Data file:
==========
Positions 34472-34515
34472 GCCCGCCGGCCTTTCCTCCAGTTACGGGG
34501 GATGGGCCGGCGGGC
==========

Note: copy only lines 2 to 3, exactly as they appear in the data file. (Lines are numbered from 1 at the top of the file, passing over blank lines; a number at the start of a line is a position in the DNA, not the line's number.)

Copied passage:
34472 GCCCGCCGGCCTTTCCTCCAGTTACGGGG
34501 GATGGGCCGGCGGGC